Whilst working at the opera, she meets a mysterious, masked stranger: Erik. Is it possible that the two of them will heal the pain of each other’s past?

Updated for 2015 with glossaries of equestrian terms and French words used in the text.

Blogging from A to Z: W is for Walking Suit

AtoZ2019tenthAnnOn Friday afternoon, Antoinette stopped by with a package for me: yet another box from my favorite modiste.

“A gift from Erik,” she explained, “which he hopes you will wear tomorrow for the performance.”

Inside was an elegant ivory moire walking suit. I was glad that I had a duster coat to wear over it; I would not want such beautiful garments to be travel-stained.

“I will see you tomorrow, my friend,” Antoinette smiled as she departed. “Sleep well.”

There was a rare joke! It was far too long since I’d last seen Erik, and all I knew was that he was giving a mysterious concert in another town. I doubted I’d sleep a wink. Nevertheless, I would try. I wanted to look my best at this performance, knowing Erik would be there somewhere — perhaps hidden, perhaps not — and would want to see me looking well in the beautiful clothes he had sent for me. — Excerpt from In The Eye of The Beholder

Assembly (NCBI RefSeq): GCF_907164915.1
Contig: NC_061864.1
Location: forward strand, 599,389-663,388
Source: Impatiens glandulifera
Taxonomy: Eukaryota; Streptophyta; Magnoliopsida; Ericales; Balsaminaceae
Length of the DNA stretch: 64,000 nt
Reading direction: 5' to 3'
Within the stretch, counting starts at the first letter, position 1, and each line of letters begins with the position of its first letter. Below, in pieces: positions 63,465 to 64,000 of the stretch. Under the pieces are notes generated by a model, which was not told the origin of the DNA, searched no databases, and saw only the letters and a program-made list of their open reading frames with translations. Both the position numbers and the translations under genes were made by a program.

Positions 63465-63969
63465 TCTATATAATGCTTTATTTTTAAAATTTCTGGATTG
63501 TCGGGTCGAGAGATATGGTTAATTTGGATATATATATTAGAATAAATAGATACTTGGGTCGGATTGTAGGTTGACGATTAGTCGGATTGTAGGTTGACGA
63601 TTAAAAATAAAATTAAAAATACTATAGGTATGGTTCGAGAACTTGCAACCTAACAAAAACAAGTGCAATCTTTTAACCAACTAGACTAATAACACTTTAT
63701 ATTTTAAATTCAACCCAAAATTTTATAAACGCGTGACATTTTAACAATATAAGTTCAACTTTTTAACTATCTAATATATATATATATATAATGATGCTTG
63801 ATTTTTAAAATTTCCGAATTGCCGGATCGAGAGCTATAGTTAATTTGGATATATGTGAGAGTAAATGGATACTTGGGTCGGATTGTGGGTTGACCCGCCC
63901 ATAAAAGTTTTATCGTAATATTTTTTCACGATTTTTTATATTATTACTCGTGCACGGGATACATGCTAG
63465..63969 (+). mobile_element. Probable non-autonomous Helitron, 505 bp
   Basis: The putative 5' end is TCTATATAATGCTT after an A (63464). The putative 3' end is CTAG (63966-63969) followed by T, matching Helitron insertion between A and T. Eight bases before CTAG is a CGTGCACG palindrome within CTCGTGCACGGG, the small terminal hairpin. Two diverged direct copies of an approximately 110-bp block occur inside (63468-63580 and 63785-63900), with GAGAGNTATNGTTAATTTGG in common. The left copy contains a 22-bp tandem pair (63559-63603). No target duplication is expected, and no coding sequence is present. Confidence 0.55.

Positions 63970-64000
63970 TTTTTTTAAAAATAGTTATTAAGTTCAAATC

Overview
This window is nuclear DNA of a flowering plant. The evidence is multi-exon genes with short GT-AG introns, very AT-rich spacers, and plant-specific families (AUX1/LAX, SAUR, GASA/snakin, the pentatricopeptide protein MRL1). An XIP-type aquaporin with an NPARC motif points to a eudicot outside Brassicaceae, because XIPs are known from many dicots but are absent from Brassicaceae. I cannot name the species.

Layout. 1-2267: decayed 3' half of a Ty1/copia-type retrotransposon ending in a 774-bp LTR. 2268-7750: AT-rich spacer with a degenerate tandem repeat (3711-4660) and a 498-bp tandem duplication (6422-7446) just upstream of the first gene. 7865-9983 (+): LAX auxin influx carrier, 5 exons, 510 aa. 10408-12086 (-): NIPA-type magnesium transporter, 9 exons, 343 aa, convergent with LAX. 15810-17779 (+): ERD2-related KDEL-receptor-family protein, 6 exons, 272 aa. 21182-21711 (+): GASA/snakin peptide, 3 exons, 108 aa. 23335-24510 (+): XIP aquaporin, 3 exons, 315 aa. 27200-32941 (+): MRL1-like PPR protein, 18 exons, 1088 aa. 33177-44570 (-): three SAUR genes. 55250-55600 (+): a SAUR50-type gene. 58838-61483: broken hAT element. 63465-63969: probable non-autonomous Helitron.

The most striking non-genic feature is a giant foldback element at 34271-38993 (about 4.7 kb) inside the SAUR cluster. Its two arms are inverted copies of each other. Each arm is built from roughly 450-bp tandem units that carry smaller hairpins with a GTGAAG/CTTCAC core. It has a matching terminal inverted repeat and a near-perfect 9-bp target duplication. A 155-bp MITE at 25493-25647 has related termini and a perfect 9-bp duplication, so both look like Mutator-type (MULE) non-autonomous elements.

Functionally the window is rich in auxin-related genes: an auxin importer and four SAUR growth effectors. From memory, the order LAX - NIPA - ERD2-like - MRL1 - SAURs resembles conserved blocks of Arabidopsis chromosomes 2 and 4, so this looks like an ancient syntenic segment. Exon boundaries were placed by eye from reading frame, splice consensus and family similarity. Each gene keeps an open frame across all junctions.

2_victorian-walking-suit-1888
Victorian walking suit, circa 1888, via Antique-gown.com

A walking suit was an outfit that a lady might wear for a stroll in nice weather. It usually had weights in the hem in case a breeze blew up; one would not want to show one’s ankles! The skirt was also usually a little bit shorter to keep the hem out of the dust, and there were not a lot of frills or trim.

The blog at Lily Absinthe informs us that these suits were sometimes called “tailor-mades.” (If you’re interested in historical attire, you really must be following this blog, by the way.)  Many couturiers of the day did not like the more simple lines of the walking suits. They claimed that the simpler styles were for younger women only, as older ladies would look better surrounded by frills and ruffles.